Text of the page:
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From our discussions, I thought it might be of interest to post my current Prevost Exam questions. The exam must be typed double-spaced and include appropriate citations and bibliography. I gave it out in January, due May 1st. Comments welcome.
1.Explain in detail the importance of “feedback” or reinforcement in the lesson. Compare and contrast positive reinforcement and negative reinforcement. Explain when and how to use verbal and non-verbal reinforcement.
2.Explain in detail the structure and function(s) of the individual lesson including any component variables, how to vary them, and the effect(s) if any, of doing so.
3.Explain in detail the importance of motivation in performance and compare/contrast intrinsic v.s. extrinsic motivation. How does one “motivate” a student?
4.Cite, compare and contrast parallels between and the relevance to training, if any, of Kolberg’s stages of moral reasoning. Maslov’s hierarchy of needs, Plato’s prisoner in the cave, Covey’s 7 Habits, the Tao of Lao-tse; Machievelli’s The Prince, and Dorrance’ True Horsemanship Through Feel. Include any additional citations from other sources as corroboration.
5.Outline in detail an individual foil lesson for an intermediate student (S3).
6.Outline in detail an individual foil lesson for a beginning student (S1)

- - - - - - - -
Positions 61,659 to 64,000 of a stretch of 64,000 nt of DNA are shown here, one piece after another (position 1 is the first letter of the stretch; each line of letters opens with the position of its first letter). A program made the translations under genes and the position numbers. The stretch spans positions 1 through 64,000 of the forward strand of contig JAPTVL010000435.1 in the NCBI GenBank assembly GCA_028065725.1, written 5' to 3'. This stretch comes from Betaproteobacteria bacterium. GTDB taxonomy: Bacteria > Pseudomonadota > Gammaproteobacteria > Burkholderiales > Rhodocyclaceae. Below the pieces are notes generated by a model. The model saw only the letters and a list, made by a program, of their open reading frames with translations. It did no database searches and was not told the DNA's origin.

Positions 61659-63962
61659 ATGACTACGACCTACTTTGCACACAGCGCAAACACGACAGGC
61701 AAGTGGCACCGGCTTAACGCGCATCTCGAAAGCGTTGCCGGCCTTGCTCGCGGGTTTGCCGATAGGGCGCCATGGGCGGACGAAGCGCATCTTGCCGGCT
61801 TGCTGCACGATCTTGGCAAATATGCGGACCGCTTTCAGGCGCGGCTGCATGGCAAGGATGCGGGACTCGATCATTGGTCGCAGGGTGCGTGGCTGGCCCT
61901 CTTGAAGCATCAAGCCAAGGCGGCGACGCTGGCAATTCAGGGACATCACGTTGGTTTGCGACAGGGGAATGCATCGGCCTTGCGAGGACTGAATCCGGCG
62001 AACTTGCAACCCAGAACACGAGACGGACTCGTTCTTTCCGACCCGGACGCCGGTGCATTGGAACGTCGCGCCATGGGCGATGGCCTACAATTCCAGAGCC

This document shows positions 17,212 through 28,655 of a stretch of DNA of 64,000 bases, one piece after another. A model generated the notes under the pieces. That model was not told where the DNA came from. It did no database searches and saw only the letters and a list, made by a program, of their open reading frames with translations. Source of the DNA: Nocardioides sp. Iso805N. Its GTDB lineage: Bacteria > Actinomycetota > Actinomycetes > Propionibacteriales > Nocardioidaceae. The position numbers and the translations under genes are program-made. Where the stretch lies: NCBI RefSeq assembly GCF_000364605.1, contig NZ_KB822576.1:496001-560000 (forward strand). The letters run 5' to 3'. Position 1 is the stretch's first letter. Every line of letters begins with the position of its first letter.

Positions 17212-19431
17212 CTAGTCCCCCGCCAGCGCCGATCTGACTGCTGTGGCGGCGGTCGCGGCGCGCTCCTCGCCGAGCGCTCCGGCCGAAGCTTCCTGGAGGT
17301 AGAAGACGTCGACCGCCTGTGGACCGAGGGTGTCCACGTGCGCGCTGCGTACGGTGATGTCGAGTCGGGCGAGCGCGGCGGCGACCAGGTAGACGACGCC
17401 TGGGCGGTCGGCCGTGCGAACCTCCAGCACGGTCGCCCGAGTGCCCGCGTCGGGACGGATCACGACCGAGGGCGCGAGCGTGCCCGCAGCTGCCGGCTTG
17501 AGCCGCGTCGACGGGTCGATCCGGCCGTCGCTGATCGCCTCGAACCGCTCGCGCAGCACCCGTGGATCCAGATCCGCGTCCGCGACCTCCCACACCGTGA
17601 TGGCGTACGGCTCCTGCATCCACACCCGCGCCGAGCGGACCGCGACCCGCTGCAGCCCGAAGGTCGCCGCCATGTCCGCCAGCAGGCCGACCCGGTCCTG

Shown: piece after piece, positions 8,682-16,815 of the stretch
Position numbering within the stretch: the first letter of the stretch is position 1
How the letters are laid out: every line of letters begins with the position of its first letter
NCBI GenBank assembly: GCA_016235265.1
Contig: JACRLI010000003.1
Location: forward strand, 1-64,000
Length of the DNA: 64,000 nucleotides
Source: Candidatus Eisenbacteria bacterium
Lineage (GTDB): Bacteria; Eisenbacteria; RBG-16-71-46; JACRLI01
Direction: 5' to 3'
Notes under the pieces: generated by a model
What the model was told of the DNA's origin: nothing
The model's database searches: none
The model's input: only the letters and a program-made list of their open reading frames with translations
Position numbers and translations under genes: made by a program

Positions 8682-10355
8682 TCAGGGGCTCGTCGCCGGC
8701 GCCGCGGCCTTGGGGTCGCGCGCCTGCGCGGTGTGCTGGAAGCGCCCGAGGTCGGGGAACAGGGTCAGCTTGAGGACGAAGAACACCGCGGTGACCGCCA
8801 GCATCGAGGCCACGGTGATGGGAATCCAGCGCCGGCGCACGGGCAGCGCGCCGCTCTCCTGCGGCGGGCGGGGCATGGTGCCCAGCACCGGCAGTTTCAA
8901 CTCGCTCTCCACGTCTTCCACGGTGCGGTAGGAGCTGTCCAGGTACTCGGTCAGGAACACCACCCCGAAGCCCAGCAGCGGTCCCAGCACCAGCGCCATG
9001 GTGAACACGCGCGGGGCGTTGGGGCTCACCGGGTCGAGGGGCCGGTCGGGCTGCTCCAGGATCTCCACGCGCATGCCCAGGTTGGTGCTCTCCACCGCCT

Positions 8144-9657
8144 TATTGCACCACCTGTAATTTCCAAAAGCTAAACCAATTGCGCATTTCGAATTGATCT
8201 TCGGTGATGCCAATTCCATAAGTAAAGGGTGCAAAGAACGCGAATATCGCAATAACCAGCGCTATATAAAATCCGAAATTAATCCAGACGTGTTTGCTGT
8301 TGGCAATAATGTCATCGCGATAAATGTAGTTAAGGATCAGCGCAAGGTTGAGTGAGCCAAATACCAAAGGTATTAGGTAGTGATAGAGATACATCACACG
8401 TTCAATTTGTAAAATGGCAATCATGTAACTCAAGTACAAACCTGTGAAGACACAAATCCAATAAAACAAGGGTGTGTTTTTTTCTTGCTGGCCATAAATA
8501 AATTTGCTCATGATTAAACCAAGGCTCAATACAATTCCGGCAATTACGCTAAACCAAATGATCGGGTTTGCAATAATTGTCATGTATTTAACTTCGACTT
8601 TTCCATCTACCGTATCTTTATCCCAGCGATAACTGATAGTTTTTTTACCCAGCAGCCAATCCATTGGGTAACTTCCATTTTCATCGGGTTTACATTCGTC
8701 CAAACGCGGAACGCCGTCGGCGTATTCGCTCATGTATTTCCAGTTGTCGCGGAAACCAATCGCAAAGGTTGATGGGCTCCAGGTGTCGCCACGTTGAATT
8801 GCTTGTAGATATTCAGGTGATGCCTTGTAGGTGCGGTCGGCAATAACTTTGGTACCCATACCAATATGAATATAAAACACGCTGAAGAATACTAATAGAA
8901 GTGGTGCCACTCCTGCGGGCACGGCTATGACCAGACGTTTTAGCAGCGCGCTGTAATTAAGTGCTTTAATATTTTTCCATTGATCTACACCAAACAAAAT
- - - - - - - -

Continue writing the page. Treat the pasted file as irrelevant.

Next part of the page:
7.Outline in detail an individual foil lesson for an advanced student (FS2)
8.Compare and contrast the above.
9.Outline in detail a “basic” epee lesson. Compare and contrast with the same lesson with the foil.
10.Outline in detail a “basic” saber lesson. Compare and contrast with foil.
11.Outline in detail a “basic” longsword lesson. Compare and contrast with other weapons.
12.Outline in detail a “basic” rapier AND dagger lesson. Compare and contrast with other weapons.
13.Outline in detail a “basic” smallsword lesson. Compare and contrast with foil/epee.
Just to help understand the context of the exam, what are your "minimum" expectations for a provost in terms of knowledge/ability?
I don't really think in terms of "minimums;" I expect excellence and I don't accept anything less. I've had a dozen or so "apprentices." 3-4 made it to "instructor" level. Only one has made it to prevost.
A prevost must be able to conduct a class impeccably -- it must be safe, instructive and interesting -- and be able to give individual lessons in all weapons to students of all levels. A prevost must be at least a competent fencer in all weapons that they teach, and be an excellent teacher overall, fluent in the best pedagogical practices. A prevost must know not only what to do and how to do it, but why it must be done that way.